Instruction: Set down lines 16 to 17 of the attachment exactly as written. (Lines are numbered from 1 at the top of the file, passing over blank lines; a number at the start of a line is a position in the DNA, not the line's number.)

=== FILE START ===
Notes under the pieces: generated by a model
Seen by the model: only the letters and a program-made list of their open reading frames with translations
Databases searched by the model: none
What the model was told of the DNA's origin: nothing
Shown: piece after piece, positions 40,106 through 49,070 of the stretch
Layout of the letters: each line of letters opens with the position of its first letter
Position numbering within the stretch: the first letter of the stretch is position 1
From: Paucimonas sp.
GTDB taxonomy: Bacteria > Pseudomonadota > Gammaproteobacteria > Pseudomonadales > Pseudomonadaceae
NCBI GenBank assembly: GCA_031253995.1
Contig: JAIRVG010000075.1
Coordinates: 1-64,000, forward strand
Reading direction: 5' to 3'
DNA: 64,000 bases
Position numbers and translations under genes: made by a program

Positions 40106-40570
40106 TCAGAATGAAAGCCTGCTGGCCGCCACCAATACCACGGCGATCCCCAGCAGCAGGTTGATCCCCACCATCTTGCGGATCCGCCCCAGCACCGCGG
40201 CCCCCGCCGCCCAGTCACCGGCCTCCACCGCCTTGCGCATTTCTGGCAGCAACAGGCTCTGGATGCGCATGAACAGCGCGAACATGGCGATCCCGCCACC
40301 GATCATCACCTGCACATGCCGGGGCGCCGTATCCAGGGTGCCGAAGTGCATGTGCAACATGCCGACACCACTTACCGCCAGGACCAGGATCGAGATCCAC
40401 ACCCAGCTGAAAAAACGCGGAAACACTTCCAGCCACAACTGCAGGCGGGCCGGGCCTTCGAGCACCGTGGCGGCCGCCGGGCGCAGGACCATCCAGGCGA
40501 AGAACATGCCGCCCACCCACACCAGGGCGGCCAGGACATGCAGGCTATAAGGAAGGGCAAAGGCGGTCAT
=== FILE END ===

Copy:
Positions 40106-40570
40106 TCAGAATGAAAGCCTGCTGGCCGCCACCAATACCACGGCGATCCCCAGCAGCAGGTTGATCCCCACCATCTTGCGGATCCGCCCCAGCACCGCGG